I would say I’ve been relatively good at saying goodbye my whole life. I moved frequently during my childhood, and on my last day of high school, I blasted music and tore out of the parking lot faster than I ever had that year. I had no regrets. I’m a big subscriber to the idea that the past is the past, and the future is where you’re going, so don’t look back. It’s pretty easy for me to keep moving forward.
But saying goodbye to Mercer feels just a little different for me. Here’s why.
Something I love about my “Mercer story” is that it almost didn’t happen. The summer after my freshman year, I had some significant financial and family issues that nearly prevented me from returning to college. It came to the point where I considered giving up, dropping out and starting any job I could get to keep myself afloat.
There’s nothing wrong with doing that, and if I had, things might have still turned out fine. But there was a gnawing feeling deep in my chest that told me it would take me a very long time before I could even begin to think about going back to school again if I gave up and stepped back. I felt like I had to stay the course.
One night, I closed my eyes, took a deep breath, and decided to plunge into another semester. I tried not to think about the debt I was accruing and hoping it would eventually pay off in the end. (Spoiler alert: it did.)
During that time, though, I felt completely alone — more alone than I had ever felt, in fact. But when I returned to Mercer that fall I looked around and realized that I wasn’t, and never would be again.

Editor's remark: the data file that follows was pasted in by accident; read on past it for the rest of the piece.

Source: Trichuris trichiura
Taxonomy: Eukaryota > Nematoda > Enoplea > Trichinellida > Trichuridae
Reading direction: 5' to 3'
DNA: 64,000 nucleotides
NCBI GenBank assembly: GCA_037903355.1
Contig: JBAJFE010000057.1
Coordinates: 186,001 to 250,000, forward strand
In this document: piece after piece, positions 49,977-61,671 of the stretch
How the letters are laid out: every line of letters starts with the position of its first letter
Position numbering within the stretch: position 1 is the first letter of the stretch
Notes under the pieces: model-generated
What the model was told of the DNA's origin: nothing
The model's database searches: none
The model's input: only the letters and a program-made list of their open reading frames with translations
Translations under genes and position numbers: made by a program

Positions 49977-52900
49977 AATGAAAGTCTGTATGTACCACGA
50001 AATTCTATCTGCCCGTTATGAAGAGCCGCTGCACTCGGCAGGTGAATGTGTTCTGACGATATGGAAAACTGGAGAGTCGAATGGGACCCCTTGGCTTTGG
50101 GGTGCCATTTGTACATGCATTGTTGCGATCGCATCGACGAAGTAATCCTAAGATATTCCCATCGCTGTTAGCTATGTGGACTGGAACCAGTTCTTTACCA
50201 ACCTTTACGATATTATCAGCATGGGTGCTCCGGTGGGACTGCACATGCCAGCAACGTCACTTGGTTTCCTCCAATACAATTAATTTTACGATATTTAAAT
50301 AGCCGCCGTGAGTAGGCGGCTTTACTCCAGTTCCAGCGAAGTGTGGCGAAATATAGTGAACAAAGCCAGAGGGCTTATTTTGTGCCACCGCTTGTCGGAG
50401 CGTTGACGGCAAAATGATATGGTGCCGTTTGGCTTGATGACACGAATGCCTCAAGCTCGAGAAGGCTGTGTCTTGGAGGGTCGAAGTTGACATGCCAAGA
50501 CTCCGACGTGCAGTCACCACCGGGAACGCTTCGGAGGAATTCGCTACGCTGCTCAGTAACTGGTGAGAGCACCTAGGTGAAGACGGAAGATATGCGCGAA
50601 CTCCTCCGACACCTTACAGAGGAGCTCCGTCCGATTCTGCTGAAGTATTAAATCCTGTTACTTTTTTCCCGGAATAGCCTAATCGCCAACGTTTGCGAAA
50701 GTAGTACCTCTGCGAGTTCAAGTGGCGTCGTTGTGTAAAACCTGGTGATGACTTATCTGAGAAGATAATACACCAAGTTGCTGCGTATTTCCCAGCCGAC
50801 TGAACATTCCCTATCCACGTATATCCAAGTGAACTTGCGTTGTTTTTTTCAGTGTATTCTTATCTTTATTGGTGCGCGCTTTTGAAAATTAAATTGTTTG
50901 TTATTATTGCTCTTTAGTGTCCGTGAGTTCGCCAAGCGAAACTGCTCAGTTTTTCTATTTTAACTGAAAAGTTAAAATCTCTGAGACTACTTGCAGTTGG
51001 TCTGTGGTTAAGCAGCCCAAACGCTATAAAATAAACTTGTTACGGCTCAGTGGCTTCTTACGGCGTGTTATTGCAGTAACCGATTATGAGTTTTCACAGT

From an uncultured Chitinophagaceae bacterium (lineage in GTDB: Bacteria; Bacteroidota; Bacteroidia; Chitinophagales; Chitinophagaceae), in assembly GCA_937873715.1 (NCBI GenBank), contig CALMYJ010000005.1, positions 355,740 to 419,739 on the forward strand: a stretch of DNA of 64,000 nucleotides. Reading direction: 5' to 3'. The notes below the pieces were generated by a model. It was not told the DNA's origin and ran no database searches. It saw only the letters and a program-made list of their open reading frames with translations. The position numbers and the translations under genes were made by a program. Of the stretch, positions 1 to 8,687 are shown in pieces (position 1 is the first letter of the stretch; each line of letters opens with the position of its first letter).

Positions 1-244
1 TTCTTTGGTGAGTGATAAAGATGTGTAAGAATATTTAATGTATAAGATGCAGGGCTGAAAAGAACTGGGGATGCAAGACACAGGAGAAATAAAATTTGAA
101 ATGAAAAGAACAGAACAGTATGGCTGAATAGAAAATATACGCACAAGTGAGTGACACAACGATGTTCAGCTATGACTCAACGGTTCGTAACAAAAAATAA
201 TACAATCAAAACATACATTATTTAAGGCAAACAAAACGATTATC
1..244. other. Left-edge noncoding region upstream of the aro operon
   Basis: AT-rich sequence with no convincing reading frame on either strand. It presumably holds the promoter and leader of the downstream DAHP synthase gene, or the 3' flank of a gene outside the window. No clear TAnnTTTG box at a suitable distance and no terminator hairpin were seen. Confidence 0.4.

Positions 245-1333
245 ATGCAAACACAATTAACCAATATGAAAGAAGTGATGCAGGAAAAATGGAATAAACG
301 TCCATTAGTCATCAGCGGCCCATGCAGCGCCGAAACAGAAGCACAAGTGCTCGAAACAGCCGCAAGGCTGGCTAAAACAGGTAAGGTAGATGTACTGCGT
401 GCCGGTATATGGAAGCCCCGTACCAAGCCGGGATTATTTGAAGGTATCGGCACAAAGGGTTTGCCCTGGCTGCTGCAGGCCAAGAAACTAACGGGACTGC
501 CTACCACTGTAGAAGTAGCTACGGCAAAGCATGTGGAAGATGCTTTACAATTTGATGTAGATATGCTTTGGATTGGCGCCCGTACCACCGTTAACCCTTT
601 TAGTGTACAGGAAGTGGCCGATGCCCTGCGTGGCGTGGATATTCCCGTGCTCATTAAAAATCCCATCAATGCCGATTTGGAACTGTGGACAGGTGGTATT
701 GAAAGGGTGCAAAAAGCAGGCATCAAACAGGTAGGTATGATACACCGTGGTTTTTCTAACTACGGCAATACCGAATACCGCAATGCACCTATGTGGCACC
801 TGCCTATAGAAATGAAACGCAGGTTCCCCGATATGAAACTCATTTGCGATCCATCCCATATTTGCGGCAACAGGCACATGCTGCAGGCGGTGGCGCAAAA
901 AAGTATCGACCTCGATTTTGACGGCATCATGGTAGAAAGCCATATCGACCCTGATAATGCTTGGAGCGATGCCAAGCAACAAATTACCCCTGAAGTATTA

My professors, my co-workers, my fellow students, and friends — those people quickly become like family to me. In my time at Mercer, I’ve literally had professors help me search for part-time jobs. I’ve had professors who have fed me at times, people who made sure I walked home with leftovers from school events and those who refused to let me pay for my coffee, no matter what (Thank you, Meg).
These were the people who helped me search for housing, the people who gave me advice and the people who continued to give me advice — even when I didn’t take it the first time. That’s what’s special about this place — the people.
Of course, I learned a lot, too. I learned about what it means to care about your community and what it means to embrace your heritage and also want better for the South. When I was younger, I tried to hide my southern accent, but during my reporting at the Center for Collaborative Journalism, I found that my voice was something to be celebrated and that I sounded just like the people I was reporting on and for. I learned about what it meant to be “service first” and brought that thinking into my own journalistic work. I learned that caring deeply made me a stronger, better journalism student, and a better human, too.
As I prepare to move to Maryland for my new job in just a few short weeks, there’s no doubt in my mind that I’ll be leaving a huge chunk of my heart right here in Macon, Georgia. It’s not lost on me how much I’ll miss the simple things: grabbing a ginger tea at Z Beans (R.I.P. Jittery Joe’s), walking through the campus on early fall mornings, opening my door to see Washington Memorial Library right across the street, and even getting ink on my fingers after picking up a new batch of freshly printed newspapers.